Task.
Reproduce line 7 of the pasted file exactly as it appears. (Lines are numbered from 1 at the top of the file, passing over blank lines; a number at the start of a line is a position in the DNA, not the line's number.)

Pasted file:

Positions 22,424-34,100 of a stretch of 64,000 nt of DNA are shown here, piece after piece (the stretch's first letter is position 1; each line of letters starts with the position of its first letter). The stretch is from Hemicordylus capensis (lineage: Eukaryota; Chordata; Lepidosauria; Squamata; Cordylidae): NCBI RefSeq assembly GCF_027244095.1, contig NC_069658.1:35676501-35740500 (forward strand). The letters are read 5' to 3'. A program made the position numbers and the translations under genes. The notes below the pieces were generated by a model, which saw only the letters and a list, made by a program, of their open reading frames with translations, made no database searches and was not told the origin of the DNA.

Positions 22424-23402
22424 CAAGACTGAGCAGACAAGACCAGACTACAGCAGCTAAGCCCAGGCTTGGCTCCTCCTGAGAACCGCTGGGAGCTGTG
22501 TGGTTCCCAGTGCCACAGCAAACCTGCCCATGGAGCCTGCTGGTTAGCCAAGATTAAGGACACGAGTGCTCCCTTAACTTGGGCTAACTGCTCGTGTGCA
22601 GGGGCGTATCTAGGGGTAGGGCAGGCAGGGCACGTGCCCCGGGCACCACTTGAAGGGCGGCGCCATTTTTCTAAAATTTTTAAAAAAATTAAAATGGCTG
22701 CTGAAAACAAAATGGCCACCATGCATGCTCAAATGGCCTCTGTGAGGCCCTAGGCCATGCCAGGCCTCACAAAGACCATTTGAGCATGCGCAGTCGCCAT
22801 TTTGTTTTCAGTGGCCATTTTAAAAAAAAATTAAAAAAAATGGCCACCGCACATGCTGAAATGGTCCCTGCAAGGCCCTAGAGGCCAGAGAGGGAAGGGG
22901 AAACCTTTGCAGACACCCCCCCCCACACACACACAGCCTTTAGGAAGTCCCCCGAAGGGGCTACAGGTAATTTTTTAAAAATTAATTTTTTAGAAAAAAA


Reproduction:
22801 TTTGTTTTCAGTGGCCATTTTAAAAAAAAATTAAAAAAAATGGCCACCGCACATGCTGAAATGGTCCCTGCAAGGCCCTAGAGGCCAGAGAGGGAAGGGG